What small changes can you make?
 
What are you going to do differently?
 
What will the impact be?
 
A good example is, when you arrive at work say "Good morning" consistently to a particular person. Over time, you'll notice a shift in their attitude and behaviour and this will affect your attitude and behaviour.
You'll also notice people who make slightly better decisions on a daily basis and those who don't.
 
Making the changes requires repetition and rehearsal over the weeks. It doesn't matter if you mess it up.  Just try it!!
 
Do's and Don'ts for using Emotional Intelligence.
 
Don't assume that you don't bring your emotions to work with you. You don't leave them at home.
 
How do you feel about your job?
 
Do you love it?
 
Do you hate it? 
 
The way in which you answer the questions will give you an understanding that there is some emotional component to the way in which you approach your work.
 
Don't think that emotional intelligence is not relevant for your job. You need to make decisions in your work. These will be underpinned by how you feel about the situation and how you use your thinking and how you use your intuition.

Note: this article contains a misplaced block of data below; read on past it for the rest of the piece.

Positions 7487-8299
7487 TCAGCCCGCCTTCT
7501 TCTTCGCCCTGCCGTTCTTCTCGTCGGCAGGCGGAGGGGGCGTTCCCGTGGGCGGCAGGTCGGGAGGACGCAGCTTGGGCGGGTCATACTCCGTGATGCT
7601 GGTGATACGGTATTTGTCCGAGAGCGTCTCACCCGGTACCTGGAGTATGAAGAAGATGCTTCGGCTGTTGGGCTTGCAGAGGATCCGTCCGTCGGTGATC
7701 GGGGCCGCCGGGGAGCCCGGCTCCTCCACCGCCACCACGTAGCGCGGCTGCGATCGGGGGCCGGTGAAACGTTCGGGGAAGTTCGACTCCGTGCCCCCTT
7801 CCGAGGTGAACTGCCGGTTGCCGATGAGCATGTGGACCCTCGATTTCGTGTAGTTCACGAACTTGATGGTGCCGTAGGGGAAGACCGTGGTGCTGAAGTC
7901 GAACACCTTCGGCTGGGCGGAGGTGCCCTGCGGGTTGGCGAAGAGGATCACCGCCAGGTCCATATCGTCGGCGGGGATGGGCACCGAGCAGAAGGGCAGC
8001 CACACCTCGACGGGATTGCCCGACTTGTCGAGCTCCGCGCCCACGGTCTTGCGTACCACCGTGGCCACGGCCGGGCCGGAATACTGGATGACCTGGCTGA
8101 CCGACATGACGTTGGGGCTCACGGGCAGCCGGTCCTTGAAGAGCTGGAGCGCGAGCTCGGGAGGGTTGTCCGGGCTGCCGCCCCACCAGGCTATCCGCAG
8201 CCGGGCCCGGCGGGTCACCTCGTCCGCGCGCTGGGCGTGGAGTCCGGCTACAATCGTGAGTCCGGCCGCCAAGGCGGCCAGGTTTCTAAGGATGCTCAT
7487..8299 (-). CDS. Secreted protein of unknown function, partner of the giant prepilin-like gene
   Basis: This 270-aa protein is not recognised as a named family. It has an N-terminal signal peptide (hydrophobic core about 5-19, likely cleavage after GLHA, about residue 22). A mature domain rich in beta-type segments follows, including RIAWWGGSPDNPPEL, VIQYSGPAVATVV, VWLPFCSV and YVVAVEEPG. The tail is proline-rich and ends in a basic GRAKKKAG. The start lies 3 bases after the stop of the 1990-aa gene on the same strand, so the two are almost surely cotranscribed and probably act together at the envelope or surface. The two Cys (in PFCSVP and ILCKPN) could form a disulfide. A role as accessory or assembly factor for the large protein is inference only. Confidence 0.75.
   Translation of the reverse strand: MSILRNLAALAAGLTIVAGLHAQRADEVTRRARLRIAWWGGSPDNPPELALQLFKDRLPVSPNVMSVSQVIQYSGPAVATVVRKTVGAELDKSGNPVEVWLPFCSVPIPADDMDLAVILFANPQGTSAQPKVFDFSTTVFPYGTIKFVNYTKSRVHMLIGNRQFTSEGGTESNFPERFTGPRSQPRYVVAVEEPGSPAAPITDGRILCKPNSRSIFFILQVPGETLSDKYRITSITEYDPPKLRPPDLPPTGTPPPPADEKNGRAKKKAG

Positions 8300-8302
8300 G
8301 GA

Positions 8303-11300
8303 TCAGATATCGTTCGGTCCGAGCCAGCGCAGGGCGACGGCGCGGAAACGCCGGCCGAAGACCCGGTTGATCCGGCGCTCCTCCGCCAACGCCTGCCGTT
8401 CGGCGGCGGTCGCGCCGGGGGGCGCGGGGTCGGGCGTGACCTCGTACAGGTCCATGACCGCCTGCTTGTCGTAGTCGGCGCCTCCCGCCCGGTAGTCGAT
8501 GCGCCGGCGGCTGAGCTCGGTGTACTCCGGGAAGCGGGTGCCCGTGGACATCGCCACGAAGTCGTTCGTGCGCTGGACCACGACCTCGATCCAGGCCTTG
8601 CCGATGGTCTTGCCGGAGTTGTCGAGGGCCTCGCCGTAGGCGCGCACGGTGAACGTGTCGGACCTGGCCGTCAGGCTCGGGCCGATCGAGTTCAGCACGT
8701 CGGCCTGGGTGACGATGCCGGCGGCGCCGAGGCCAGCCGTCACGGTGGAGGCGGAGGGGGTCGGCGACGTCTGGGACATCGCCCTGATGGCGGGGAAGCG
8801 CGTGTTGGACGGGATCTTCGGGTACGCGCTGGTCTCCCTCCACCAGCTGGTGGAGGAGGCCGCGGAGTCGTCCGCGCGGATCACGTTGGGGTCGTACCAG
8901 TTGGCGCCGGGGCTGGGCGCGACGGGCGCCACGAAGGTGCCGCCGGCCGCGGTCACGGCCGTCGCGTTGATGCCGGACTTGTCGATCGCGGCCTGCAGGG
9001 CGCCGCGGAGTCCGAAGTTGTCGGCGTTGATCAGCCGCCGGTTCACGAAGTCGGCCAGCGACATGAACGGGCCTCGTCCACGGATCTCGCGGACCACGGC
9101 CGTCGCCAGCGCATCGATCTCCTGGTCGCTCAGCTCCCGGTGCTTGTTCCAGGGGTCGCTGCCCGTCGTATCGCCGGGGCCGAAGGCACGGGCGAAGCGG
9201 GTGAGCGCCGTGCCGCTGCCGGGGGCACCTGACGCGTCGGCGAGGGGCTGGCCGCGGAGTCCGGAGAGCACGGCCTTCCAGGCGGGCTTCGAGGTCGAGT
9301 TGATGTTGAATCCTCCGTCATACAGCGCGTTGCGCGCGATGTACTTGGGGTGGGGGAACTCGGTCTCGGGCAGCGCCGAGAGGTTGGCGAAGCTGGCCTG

Don't think that your emotional intelligence needs no further development. It does! You will continually look at ways of improving yourself and the way in which you work with others.
 
Here are some Do's in terms of working with your emotional intelligence.
 
Look at how you emotionally react to other people.
 
How do they make you feel?
 
How do you use those emotions and feelings in terms of your relationship?
 
Consider ways in which you might test and develop your emotional intelligence. We've looked at the EQ-i 2.0 assessment as a test and a measure.
 
There are others available. Work with a coach who can help you to work with your emotions and understand how you're reacting to situations.
 
Ask yourself honestly how well you react to the concerns of other people.
 
How do you use your empathy?
 
Can you see things from their perspective?
 
And, finally, enjoy working with your emotional intelligence.